That even his own coach must call him an imperfect player in order to then make the point about how special Blake really is?

That by not being the best point guard ever to play Division I basketball Blake still commands respect and admiration for the consistent way in which he has made the Terrapins a better team every time he took the floor?

Turns out that even in his final minutes in a Maryland uniform, Blake had things to show us. Good, bad, ugly, but in the end, a champion and consummate collegiate star.

"I think when Steve missed that open layup, that shook us up. Everyone was thinking `What the hell is going on?' That's when we got our intensity back," Williams said.

How fitting that Blake, and not John Gilchrist, who was supposed to get the ball, had to sprint that final time up the court. Blake was, after all, the senior point guard upon whose back and from whose decisions great things have happened to Maryland basketball the past four years.

He is the point guard who isn't coveted by any of the pro scouts but who, by wont of his will and competitive spirit, proved time and again that college basketball belongs to the seniors, the program players, the guys who come and don't want to leave.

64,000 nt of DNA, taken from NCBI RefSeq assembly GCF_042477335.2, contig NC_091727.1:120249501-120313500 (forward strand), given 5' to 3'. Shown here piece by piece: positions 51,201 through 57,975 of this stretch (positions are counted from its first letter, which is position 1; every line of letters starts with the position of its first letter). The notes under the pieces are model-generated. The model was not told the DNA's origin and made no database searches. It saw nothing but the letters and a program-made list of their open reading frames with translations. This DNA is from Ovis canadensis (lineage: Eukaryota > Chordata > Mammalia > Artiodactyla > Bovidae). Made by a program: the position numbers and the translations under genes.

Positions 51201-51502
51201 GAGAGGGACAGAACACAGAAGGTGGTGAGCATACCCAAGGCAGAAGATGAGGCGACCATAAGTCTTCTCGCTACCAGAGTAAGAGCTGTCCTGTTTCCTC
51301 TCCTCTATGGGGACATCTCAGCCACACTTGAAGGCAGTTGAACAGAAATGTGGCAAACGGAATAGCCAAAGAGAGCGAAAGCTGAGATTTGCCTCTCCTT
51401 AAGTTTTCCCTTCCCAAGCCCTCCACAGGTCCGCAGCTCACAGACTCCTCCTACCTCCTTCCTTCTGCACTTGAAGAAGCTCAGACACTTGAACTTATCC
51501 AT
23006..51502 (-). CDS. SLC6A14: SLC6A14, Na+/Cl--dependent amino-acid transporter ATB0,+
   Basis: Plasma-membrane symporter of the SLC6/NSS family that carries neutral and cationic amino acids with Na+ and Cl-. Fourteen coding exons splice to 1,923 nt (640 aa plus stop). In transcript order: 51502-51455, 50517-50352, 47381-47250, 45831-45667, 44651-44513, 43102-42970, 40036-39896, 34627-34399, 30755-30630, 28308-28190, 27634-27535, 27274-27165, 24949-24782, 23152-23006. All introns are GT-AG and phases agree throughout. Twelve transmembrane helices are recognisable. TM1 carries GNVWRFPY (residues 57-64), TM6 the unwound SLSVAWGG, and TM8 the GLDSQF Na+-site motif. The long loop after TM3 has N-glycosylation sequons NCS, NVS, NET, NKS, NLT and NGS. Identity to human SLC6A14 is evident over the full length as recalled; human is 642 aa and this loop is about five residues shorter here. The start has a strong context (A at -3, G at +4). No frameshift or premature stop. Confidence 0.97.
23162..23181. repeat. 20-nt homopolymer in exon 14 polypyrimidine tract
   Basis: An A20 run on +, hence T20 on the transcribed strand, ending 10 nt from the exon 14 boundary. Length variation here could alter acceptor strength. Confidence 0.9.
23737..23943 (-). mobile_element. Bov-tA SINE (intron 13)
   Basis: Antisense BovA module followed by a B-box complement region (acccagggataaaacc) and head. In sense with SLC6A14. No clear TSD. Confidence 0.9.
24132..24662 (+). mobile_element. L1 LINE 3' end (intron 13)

"Steve thought he had a good shot. He had a good look. We've been on a little run with making shots like that. It's great when you win like that, but it's worse when you lose, especially in the NCAA because it's so final," Williams said.

Indeed, Blake's final collegiate shot arced high up into the Alamodome air and fell, hitting the back of the rim as the red light behind the basket flashed, the horn blew, the Spartans cheered. Blake clapped his hands together, looked up at the basket as if to size up the trajectory again, as if to make sure, given the chance, he wouldn't miss next time.

But there won't be a next time.

Suddenly, April 1, 2002 seems very far in the rearview mirror.

Suddenly, the final measure of the Maryland team that came to play after the 2002 team had secured the Terrapins' first NCAA national championship can be taken.